AUGUSTINUS, Aurelius, St. (354-430). De civitate Dei. Rome: Conradus Sweynheym and Arnoldus Pannartz, 1468.
Royal 2° (390 x 267mm). Collation: [1-28; 3-1410 1512 16-2610 27-288] (1/1 blank, 1/2 table of rubrics, 2/8 blank, 3/1 text, 28/7-8 blank). 273 (of 274 leaves, without final blank). Type: 3:115R. 46 lines. Illuminated by a contemporary Roman artist with a full-page white-vine border opening text in green, blue, and red with white dots within burnished gold frame and incorporating two initials, empty laurel wreath in lower margin and birds amongst the tendrils, 21 large illuminated white-vine initials with extensions and gold dots, 2-line initials alternating in red and blue, paragraph marks in rubrics table alternating in red and blue, chapter headings supplied in manuscript in red ink, MS guide-letters. (A few small wormholes, occasional offsetting of decoration.) 17th-century French calf, gilt spine, red edges (restorations to spine and small sections of sides), modern brown half morocco solander box. Provenance: annotation in a contemporary hand on first leaf (shaved), and 'lix' on final verso -- Roderick Terry (bookplate, sale American Art Auction-Anderson Galleries, 7 November 1934, lot 24, $1100 to Rosenbach for:) -- Estelle Doheny (sale Christie's New York, 22 October 1987, lot 78).
SECOND EDITION AND ONE OF THE EARLIEST BOOKS PRINTED AT ROME. Having established a press at the Benedictine monastery at Subiaco, Sweynheym and Pannartz moved their second printing shop to Rome in 1467 at the Palazzo Massimo, very probably at the behest of the great humanist, Cardinal Bessarion. Bessarion's secretary, Giovanni Andrea Bussi, soon became chief editor of the press (and later papal librarian), directing its printing programme of humanistic texts. Sweynheym and Pannartz had already printed the first edition of De Civitate Dei at Subiaco in 1467, and they were to print it a third time in 1470. A list of Sweynheym and Pannartz books, made by Bussi for an appeal to the Pope for financial assistance and printed in the press's 1472 edition of Nicolaus de Lyra's commentary on the Bible, states that 825 copies of De civitate Dei had been printed, each edition thus comprising 275 copies.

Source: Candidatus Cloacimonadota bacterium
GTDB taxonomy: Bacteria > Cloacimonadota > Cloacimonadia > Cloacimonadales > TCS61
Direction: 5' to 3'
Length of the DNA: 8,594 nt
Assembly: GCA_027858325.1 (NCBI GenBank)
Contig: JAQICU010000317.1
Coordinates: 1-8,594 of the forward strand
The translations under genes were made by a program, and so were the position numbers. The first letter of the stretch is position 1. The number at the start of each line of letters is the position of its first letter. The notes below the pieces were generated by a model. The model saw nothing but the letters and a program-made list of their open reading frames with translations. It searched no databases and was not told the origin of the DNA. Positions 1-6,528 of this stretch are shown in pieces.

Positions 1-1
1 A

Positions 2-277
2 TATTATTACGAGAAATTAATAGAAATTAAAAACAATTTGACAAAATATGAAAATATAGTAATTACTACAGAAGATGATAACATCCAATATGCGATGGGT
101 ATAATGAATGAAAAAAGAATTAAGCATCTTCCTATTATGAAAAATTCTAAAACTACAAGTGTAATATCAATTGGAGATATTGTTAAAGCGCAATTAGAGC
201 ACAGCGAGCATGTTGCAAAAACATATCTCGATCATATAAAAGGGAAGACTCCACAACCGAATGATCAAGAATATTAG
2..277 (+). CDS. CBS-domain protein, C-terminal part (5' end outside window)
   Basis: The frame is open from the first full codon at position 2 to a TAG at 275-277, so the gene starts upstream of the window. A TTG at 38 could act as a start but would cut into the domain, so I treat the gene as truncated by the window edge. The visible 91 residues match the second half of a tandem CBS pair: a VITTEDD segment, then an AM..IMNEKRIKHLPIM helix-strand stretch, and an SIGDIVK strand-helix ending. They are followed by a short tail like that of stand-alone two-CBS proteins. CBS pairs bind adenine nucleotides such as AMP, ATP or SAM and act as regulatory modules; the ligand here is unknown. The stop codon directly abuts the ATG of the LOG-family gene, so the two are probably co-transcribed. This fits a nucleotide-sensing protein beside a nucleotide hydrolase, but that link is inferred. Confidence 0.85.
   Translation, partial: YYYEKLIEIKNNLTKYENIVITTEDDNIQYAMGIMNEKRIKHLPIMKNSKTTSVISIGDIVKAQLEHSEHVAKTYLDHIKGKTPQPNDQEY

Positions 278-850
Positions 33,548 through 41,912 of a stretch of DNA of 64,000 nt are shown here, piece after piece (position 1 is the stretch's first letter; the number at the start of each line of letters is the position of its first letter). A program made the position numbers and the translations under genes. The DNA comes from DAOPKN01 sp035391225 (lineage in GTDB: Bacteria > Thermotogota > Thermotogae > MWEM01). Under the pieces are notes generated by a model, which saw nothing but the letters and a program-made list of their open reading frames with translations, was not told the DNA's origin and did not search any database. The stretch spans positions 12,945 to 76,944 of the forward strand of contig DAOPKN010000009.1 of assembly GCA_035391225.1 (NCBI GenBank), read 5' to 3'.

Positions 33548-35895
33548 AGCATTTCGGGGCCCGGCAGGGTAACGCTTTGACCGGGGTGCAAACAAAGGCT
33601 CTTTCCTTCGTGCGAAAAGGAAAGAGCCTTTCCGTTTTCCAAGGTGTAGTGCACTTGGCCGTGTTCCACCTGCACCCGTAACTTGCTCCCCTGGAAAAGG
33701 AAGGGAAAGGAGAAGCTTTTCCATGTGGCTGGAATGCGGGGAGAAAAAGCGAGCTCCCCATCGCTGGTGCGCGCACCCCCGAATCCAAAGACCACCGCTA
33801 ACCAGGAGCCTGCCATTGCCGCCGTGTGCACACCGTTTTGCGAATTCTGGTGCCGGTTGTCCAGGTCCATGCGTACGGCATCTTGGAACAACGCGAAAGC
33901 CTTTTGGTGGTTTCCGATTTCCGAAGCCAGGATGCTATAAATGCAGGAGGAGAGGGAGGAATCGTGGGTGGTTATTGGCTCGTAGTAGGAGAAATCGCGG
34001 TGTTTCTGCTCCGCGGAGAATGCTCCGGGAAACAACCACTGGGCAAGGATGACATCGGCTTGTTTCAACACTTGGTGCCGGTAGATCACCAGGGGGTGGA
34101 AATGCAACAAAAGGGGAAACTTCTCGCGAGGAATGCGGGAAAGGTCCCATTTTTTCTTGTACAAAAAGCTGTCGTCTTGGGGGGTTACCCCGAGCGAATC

St. Augustine's magnum opus is ostensibly an apologia of the Christian church, which he saw as rising from the ruins of the Roman empire, but it is also a work of history and philosophy. In the middle ages 'the writings of Augustine contained perhaps the most substantial body of philosophical ideas then available in Latin' (Kristeller, 'Augustine and the Early Renaissance', Studies in Renaissance Thought and Letters, I, 1956). His works were central to the transmission of Platonic philosophy, and 'both Luther and Calvin took Augustine as the foundation of Protestantism next to the Bible itself' (PMM). HC 2047; BMC IV, 5 (IC. 17107); GW 2875; IGI 967; Goff A-1231.